Label-Top-100

Bottomlines under more pressure as competition intensifies

The slow recovery in the European Union, Southeast Europe’s (SEE) main trading partner, the sluggish prospects facing nearly all economies in the region and shrunken domestic demand all left their mark on corporate bottomlines in 2013. At the same time, long overdue structural reforms, fiscal and regulatory volatility and poor infrastructure continued to be a drag on local businesses. Against this backdrop, the performance of the companies in the SEE TOP 100 ranking was expectedly lackluster – their combined revenues in 2013 were flattish, with nearly half of the entrants seeing a decline in their revenues.

Label-Top-100

BSTDB to target multi-country projects, greater public sector engagement

The Black Sea Trade and Development Bank (BSTDB) is an international financial institution established by Albania, Armenia, Azerbaijan, Bulgaria, Georgia, Greece, Moldova, Romania, Russia, Turkey, and Ukraine. Its headquarters are in Thessaloniki, in Greece. BSTDB supports economic development and regional cooperation by providing loans, credit lines, equity and guarantees for projects and trade financing in the public and private sectors in its member countries. The bank’s authorised capital is 3.45 billion euro. BSTDB is rated long-term “A-” by Standard and Poor’s and “A2” by Moody’s.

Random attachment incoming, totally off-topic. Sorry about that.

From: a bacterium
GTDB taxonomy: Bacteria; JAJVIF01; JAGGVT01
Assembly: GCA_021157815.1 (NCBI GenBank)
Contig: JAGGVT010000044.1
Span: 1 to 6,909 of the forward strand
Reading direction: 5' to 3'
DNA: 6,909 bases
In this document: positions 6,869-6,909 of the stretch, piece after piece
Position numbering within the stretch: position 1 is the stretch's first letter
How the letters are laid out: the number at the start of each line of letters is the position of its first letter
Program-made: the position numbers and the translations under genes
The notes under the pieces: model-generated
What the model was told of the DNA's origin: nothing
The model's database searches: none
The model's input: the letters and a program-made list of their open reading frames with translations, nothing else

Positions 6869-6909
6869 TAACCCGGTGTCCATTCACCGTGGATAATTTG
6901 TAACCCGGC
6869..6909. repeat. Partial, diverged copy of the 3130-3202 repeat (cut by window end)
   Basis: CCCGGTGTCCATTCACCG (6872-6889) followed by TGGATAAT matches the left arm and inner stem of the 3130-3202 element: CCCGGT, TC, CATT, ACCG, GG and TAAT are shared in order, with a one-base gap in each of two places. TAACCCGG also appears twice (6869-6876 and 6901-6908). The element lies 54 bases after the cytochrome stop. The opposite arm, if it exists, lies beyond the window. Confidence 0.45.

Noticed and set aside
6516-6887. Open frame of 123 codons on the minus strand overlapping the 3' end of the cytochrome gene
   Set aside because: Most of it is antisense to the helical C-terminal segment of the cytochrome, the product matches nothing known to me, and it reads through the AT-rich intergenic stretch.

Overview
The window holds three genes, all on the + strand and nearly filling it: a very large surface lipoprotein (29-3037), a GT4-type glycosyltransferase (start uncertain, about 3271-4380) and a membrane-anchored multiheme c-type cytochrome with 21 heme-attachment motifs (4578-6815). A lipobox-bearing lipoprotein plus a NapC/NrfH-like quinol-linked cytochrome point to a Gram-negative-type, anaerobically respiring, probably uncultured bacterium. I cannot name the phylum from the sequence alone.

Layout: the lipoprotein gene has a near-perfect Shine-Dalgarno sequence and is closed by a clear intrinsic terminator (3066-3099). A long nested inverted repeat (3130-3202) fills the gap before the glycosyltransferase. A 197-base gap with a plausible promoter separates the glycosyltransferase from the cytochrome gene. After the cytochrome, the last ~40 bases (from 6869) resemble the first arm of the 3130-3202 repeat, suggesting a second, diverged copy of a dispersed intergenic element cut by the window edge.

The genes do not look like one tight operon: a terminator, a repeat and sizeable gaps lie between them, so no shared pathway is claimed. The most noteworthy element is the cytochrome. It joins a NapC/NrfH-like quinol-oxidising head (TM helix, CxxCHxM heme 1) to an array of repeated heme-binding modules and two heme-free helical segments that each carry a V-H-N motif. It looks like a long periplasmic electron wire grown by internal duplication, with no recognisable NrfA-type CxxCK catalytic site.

seecountryprofiles

2013: a year of readjustment and renewing commitments to sustainable growth for SEE

The global economic slowdown of 2012 was far sharper than expected and its impact on the economies of Southeast Europe turned the spotlight on the region’s structural weaknesses whilst also exacerbating the effects of the eurozone debt crisis. For these economies, 2013 is a year of readjustment and renewing commitments to creating robust and sustainable economic growth, an approach which is forecast to result in more promising rates of real output in 2014.

SEE Colours

Moldova gives boost to microlending

Microfinancing, an increasingly popular lending venue in mainly rural Moldova, recently got a boost when the country’s financial regulator CNPF unveiled plans for the expansion of the combined credit portfolio of the microfinance organisations to 2.0 billion lei (131.2 million euro) by 2014 from 1.4 billion lei in 2009.
The plans are part of a broader strategy for the development of the financial market of the ex-Soviet country considered one of the poorest in Europe with GDP-per-capita of 23,083 lei in 2011, according to data from Moldova’s national statistics board.